Many people in this country harbor mistaken perceptions about antibiotics that could endanger their health and that of others, concludes a survey released this week by Pew Health Group and the federal Centers for Disease Control and Prevention (CDC).
The report, “Americans’ Knowledge of and Attitudes Toward Antibiotic Resistance,” found that 87 percent of Americans correctly believe antibiotics are effective for treating bacterial infections such as strep throat.
But it also found that a third of all Americans mistakenly believe antibiotics can treat viral infections such as flu bugs and the common cold.
The findings of nationwide telephone survey of 1,004 U.S. adults, released during the CDC's third annual "Get Smart About Antibiotics Week," also indicates that 39% of Americans don’t believe an individual’s misuse of an antibiotic can weaken the effectiveness of antibiotics for others.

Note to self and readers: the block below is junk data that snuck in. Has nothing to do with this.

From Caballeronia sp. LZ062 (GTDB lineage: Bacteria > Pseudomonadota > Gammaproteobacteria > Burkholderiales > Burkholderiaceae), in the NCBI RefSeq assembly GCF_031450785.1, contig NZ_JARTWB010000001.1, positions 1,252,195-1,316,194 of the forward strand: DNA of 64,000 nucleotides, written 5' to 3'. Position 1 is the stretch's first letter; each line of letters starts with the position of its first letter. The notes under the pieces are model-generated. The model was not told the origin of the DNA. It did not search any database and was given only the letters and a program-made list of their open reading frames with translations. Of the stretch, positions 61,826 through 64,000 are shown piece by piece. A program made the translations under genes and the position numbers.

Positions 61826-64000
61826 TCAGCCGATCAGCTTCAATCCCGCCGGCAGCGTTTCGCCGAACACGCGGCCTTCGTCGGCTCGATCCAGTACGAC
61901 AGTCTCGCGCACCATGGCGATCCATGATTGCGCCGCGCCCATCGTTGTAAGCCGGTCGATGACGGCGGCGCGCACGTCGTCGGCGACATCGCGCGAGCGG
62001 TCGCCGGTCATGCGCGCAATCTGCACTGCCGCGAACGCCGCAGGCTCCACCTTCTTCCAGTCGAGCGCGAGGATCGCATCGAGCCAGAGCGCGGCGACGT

But that’s exactly what’s happening as a growing number of drug-resistant infections each year cause tens of thousands of deaths and more than $20 billion in health care costs, the Pew Health Group reports.
“More and more we’re seeing resistant infections - so called “super bugs” that are resistant to all or most existing antibiotics,” says Allan Coukell, director of medical programs for The Pew Charitable Trusts. “That’s a real concern because we don’t have many new antibiotics coming to market.”
Many of the drug companies that were producing antibiotics have instead turned their attention to the more profitable drugs investors favor, he says.
On a more positive front, the survey suggests 86% of poll respondents understand that taking a full course of antibiotics prescribed by a doctor - and not stopping when symptoms disappear - is important to prevent surviving bacteria from re-infecting the patient.